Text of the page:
Finances, Housing Advice, JumpOffCampus, Renting, Student Life

Get interest (AKA beer money) back on your security deposit!

Quick description: As a tenant, you’re entitled to interest paid on your deposits to your landlord. 

Why should I care?

As a renter, you probably had to put down a security deposit, right? And maybe last month’s rent, too. So that sucks. But you know what doesn’t suck? Beer. Burritos. And, uhm, books.

So good news: In Massachusetts, you’re entitled to get up to 5% interest on your deposits to your landlord. It’s all thanks to good old Chapter 186, Section 15B of Massachusetts general law.

In plain English

Here’s how it works, without the legal mumbo jumbo (sorry, pre-law geeks):

  • You give your landlord a deposit for last month’s rent and/or security deposit
  • At the end of the rental year, you get back the interest earned (because it’s like the deposit is still your money)
  • Interest can equal up to 5% of the total, or whatever the interest rate is at the bank where your landlord  deposited the money

For instance, if you ponied up $800 in last month’s rent, at the end of the year your slumlord is supposed to cut you a check. Assuming your landlord’s bank pays out 1% interest, that’s $8 you get back. AKA a free lunch. Or 20 lunches, if you count ramen.

Courses of action

What if your landlord doesn’t pay up within 30 days at the end of the year? You have a few options:

  • If you’re staying on as a tenant, you can deduct the amount from your next month’s rent.
  • If you’re done as a tenant, you get 3x the interest earned, plus court costs and attorney fees.

What to keep in mind

At the end of each rental year, keep a lookout for an interest check from your landlord. Or you could be missing out on a little extra cash that’s rightfully yours.

 

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Renting

Protecting Your Security Deposit

When you’re renting, one of your biggest concerns should be ensuring that you protect your security deposit.  This is because you not only want to get back your full security deposit, but you also want to maintain a good relationship with your landlord.  To do this you will have to keep track of any current damage when you move in and ensure that you don’t cause any damage while you’re renting.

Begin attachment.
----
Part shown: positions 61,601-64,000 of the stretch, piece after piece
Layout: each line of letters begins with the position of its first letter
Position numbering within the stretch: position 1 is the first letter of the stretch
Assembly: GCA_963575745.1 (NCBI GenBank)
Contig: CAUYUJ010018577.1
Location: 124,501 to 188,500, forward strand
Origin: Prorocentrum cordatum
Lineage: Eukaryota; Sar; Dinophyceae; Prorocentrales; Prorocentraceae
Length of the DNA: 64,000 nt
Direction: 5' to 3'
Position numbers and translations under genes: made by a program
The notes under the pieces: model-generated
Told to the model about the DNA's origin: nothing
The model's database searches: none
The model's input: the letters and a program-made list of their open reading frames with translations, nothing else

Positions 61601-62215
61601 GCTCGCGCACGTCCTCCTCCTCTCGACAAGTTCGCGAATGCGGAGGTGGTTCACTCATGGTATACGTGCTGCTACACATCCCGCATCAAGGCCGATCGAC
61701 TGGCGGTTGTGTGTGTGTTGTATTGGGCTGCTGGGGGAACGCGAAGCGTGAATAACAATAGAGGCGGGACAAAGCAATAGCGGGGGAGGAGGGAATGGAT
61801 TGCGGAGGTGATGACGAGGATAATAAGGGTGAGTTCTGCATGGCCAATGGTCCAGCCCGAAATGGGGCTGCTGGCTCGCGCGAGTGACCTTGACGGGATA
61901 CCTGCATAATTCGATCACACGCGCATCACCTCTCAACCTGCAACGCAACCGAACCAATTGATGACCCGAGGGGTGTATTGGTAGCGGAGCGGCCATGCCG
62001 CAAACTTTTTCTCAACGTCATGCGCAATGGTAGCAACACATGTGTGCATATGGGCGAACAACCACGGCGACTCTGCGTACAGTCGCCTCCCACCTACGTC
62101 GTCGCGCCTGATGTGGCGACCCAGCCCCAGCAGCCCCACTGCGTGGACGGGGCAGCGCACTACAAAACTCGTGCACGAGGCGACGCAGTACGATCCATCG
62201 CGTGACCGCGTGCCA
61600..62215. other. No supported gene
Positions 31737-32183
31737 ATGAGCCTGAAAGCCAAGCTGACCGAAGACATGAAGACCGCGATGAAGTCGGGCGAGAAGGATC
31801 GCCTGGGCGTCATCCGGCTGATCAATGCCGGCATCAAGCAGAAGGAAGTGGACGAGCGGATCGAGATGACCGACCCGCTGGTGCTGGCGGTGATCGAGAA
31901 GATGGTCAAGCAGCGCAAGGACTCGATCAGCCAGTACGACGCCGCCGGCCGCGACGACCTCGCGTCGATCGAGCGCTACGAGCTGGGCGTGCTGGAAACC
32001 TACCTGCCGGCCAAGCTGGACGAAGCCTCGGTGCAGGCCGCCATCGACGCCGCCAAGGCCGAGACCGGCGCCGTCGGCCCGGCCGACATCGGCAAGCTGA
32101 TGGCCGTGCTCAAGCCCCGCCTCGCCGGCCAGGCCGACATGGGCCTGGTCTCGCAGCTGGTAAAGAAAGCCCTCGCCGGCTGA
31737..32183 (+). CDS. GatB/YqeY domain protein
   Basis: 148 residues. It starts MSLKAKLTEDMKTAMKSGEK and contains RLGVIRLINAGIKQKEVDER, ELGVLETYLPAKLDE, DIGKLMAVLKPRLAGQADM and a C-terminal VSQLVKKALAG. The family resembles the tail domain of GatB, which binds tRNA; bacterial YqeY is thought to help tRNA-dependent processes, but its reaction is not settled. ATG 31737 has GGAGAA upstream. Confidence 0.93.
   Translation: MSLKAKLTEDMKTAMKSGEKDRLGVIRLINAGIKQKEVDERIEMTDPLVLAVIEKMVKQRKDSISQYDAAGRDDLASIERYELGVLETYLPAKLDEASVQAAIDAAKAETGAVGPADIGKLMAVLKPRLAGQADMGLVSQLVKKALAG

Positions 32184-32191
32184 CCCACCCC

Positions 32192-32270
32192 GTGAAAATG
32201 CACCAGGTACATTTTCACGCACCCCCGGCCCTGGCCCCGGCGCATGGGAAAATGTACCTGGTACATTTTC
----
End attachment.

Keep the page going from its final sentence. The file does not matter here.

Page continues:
The first thing to do when you move in, before you even start unpacking, is to document the current state of the unit.  It is a good idea to go through a checklist of any existing damage with your landlord, if you can.  It’s a good idea to go through the apartment as thoroughly as you possibly can, so you won’t get the blame for damage that may already have been there.  It’s also a really good idea to take a photo or video of the current state of the apartment when you move in.  Any damage you find upon your move-in is something worth documenting visually with a timestamp.

If you find any major problems with your apartment upon your move-in, you should let your landlord know right away.  This could include any type of leak, breakages, major damage, and infestations.  You should also let your landlord know if the conditions of the apartment are unacceptable upon your move-in, i.e. the cleanliness of the apartment is unacceptable or the apartment is not up to code.  You should check your state’s requirements on these codes to see what is necessary for your apartment.

While you’re living in your apartment, you should also make a note of any damage you see that you may have missed in your first walk through.  You should also let your landlord know right away if you cause any damage to the apartment.  It’s best just to own up to your mistake; your landlord will be more understanding if you tell them right away.

Working to protect your security deposit should be one of your main goals while your living in your apartment.   While your landlord cannot charge you for normal wear-and-tear, you should document the condition of your apartment upon moving in, including documenting with timestamped videos and/or photos.  It’s also a good idea to do this with your landlord, if you can, so they are aware of the current condition of the apartment.  Be sure to let your landlord know if the condition of the apartment is unacceptable and/or not up to code.  It is in these ways that you can ensure you get your full security deposit back and that you maintain a good relationship with your landlord.

References:

“Helping You Protect Your Security Deposit” from UMass Amherst Off Campus Student Services 

“How to Get Your Security Deposit Back” from Pine Tree Legal Assistance

 

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